Foreign policy establishment of two minds on Egypt

The administration is torn between two competing visions put forward by the foreign policy establishment in Washington of what the US should do and say about the crisis in Egypt, and as is typical, they have chosen to split the difference.

This Washington Post editorial represents what might be termed the idealistic faction:

The United States should be using all of its influence - including the more than $1 billion in aid it supplies annually to the Egyptian military - to ensure the latter [regime change] outcome. Yet, as so often has happened during the Arab uprising of the past several weeks, the Obama administration on Friday appeared to be behind events. It called for an end to the violence against demonstrators and for a lifting of the regime's shutdown of the Internet and other communications. Encouragingly, the White House press secretary said that the administration "will review our assistance posture based on events that take place in the coming days."But U.S. statements assumed that the 30-year-long rule of the 82-year-old Mr. Mubarak would continue. After speaking to Mr. Mubarak, President Obama said Friday night that he would continue to work with the Egyptian president; he did not mention elections. Instead, in an apparent attempt to straddle the two sides, the administration suggested that the solution to the crisis would come through "engagement" between the regime and the protesters.

Representing the realists, Rep.Thaddeus McCotter issued a statement published in Human Events to the effect that we should stand behind Mubarak:

Though many will be tempted to superficially interpret the Egyptian demonstrations as an uprising for populist democracy, they must recall how such similar initial views of the 1979 Iranian Revolution were belied by the mullahs' radical jackbooted murderers, who remain bent upon grasping regional hegemony and nuclear weaponry.
In this crisis, the American people deserve candor and action from President Obama, and President Hosni Mubarak and General Tantwai.

This is not a nostalgic "anti-colonial uprising" from within, of all places, the land of Nassar. Right now, freedom's radicalized enemies are subverting Egypt and other our allies.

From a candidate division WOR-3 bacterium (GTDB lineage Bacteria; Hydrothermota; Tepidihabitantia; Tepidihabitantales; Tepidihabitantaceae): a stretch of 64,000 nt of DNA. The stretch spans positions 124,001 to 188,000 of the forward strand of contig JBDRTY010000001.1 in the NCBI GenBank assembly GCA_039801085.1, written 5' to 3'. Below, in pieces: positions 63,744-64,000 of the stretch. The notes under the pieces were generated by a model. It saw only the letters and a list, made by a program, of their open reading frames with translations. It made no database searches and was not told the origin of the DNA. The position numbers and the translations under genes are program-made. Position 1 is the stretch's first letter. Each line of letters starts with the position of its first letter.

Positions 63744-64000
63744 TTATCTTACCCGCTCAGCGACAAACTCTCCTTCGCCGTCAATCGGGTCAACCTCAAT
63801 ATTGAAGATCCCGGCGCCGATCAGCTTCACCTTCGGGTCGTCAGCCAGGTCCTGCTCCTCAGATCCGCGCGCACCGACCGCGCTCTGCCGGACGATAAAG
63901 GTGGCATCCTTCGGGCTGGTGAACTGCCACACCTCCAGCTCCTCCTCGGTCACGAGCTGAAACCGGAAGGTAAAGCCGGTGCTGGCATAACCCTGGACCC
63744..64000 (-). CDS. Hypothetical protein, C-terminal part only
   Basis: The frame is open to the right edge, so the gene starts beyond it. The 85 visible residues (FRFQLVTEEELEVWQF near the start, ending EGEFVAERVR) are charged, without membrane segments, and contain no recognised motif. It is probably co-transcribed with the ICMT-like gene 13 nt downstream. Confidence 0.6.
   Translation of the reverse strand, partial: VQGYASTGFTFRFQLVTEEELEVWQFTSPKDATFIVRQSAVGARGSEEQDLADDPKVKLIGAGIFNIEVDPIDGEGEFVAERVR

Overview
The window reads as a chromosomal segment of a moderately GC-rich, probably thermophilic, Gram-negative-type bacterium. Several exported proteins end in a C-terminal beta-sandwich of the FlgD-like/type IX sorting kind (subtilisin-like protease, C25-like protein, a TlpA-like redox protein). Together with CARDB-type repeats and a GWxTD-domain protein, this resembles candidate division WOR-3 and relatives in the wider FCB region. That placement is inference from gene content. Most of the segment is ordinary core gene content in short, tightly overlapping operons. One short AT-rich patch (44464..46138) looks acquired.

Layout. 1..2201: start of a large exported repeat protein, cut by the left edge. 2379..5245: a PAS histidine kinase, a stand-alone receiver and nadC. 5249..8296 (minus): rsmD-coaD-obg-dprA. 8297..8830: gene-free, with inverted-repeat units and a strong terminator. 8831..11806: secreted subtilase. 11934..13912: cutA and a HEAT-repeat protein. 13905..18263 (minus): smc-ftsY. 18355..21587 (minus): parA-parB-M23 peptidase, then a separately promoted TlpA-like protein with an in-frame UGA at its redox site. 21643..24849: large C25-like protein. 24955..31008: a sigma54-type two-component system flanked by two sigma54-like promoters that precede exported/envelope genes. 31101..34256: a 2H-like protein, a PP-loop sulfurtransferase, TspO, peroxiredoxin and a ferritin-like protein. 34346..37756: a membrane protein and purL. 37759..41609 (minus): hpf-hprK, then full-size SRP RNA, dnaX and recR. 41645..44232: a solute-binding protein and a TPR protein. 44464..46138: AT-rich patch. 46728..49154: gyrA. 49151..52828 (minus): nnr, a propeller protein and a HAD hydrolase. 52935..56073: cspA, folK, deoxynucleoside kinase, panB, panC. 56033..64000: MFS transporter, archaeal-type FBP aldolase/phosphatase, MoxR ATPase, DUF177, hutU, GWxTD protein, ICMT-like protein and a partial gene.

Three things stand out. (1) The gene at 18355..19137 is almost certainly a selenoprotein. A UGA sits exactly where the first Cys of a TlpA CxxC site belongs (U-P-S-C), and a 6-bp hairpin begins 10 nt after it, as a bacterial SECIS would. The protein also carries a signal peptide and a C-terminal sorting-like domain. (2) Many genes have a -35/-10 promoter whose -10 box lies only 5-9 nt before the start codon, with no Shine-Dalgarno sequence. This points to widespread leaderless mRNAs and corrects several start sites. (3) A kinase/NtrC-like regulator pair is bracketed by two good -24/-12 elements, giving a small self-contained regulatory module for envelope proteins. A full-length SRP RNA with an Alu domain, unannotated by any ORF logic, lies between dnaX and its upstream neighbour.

There are good arguments that can be made for both positions - with very large caveats. Standing behind Mubarak and stability might be the desired goal but is it realistic at this point? Preventing radical Islamists from ascending to power might be beneficial to the US and Israel, but at what cost? Is any cost worth what it will now take to beat down the protests?

Of course, WaPo's suggestion invites the worst case scenario. We have the Iranian revolution as a guide in this respect and to imagine jihadists in charge of the largest Arab country in the world with the largest military - a nation that would then be at odds with Israel - would cause any president to lose a considerable amount of sleep.

It should be remembered that the situation in which we find ourselves was not created overnight. Thirty two years of backing this thug by Democratic and Republican presidents alike while giving his military tens of billions of dollars seemed a good tradeoff at the time but, as a famous scholar once opined, "the chickens have come home to roost." It's too late for either scenario above. We can't pull the rug from underneath Mubarak and expect the demonstrators to love us. Nor can we continue to support the Egyptian president and not expect whatever government the mob throws up to view us with anything but contempt.

The world is about to change and the administration is unable to decide what to do to help shape the future to the benefit of US interests. Is it the nature of the crisis that this is so? Or is it that Obama and his State Department are like a deer in the headlights when it comes to proposing options?